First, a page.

Vermont flooding overwhelms US state's capital

Governor said floodwaters surpassed levels of deadly hurricane more than a decade ago

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Officials in the state of Vermont were expected to focus on recovery efforts on Wednesday morning after days of intense rain inundated the capital city of Montpellier, causing widespread flooding.

Fears that a dam upstream of Montpellier could cause catastrophic flooding were alleviated when the barrier appeared to be stable late on Tuesday.

The city of Montpellier said that the Winooski and North Branch rivers had receded and were below flood stage, and that the Wrightsville Dam water levels were such that the dam was not expected to breach.

“It looks like it won’t breach. That is good. That is one less thing we have to have on our front burner," Montpelier town manager Bill Fraser said.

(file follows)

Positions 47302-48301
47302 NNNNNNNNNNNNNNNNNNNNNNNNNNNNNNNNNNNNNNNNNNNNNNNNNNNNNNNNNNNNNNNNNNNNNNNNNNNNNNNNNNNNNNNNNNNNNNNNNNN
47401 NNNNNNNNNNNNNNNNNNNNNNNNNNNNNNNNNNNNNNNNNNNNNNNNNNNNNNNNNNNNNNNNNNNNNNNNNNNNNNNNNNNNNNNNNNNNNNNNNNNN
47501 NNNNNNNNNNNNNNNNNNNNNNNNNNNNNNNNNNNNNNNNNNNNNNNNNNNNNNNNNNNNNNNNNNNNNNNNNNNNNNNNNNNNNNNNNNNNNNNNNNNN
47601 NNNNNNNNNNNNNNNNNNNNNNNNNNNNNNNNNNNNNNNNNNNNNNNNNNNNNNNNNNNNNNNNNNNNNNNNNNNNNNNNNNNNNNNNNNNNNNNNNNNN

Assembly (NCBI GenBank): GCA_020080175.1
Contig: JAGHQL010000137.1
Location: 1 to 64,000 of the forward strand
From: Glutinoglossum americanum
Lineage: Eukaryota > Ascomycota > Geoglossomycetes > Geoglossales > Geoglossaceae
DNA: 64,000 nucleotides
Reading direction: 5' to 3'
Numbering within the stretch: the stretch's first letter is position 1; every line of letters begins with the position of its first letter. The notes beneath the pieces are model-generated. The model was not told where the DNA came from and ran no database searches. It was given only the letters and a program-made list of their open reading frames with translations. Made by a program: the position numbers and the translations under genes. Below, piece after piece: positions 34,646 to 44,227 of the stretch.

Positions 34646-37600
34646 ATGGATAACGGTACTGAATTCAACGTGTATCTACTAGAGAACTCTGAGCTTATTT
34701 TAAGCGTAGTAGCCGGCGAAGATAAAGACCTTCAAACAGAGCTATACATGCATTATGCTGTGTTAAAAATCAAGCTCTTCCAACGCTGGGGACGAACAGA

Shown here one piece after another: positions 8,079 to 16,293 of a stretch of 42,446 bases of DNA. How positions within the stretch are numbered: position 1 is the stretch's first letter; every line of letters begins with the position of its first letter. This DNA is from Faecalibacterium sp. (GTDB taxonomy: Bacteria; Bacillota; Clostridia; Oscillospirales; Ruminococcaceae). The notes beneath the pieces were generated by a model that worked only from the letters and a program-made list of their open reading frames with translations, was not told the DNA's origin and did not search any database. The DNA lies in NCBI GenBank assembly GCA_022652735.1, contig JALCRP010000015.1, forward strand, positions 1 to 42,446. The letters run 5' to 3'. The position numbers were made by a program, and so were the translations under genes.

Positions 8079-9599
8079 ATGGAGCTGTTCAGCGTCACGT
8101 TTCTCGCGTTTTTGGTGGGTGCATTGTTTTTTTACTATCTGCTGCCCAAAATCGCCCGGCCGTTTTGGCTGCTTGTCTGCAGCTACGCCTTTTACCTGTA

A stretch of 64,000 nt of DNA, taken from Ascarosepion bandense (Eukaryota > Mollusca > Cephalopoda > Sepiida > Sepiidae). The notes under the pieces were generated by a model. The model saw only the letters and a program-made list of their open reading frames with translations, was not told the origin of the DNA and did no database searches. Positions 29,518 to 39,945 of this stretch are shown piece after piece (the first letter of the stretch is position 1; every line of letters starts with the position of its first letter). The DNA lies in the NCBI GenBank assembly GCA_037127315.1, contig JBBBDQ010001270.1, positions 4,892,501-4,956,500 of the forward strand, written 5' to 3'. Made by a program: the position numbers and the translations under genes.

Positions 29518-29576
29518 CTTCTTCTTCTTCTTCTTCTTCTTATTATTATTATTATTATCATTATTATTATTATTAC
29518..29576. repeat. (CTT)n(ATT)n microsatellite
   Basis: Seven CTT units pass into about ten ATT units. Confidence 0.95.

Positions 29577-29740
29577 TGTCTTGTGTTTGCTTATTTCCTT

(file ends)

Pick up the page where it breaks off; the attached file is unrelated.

Mr Fraser said he was still concerned about the dam, but that officials are now focusing on recovery efforts with the waters receding.

The storm reached the area after passing New York and Connecticut on Sunday. Some areas in Vermont recorded up to 22cm of rain in 24 hours.

Some residents in Montpellier had to negotiate waist-high floodwaters while others kayaked to inspect the scenes.

Buildings in the neighbouring towns of Barre and Bridgewater were also flooded after rain overwhelmed the Ottauquechee River.

President Joe Biden on Tuesday said his administration has approved an emergency declaration that mobilises federal assistance to the state.

Vermont Governor Phil Scott said that floodwaters had surpassed the levels recorded during Hurricane Irene, which killed six people in the state in 2011.

"The coming weeks will be difficult, but we’ve faced challenges before, and Vermonters have risen to meet the moment," Mr Scott wrote on Twitter.

"Whether during Irene, Covid, or other hardships, we have proven time and time again we’re willing and able to step up and help our neighbours."

Updated: July 12, 2023, 12:53 PM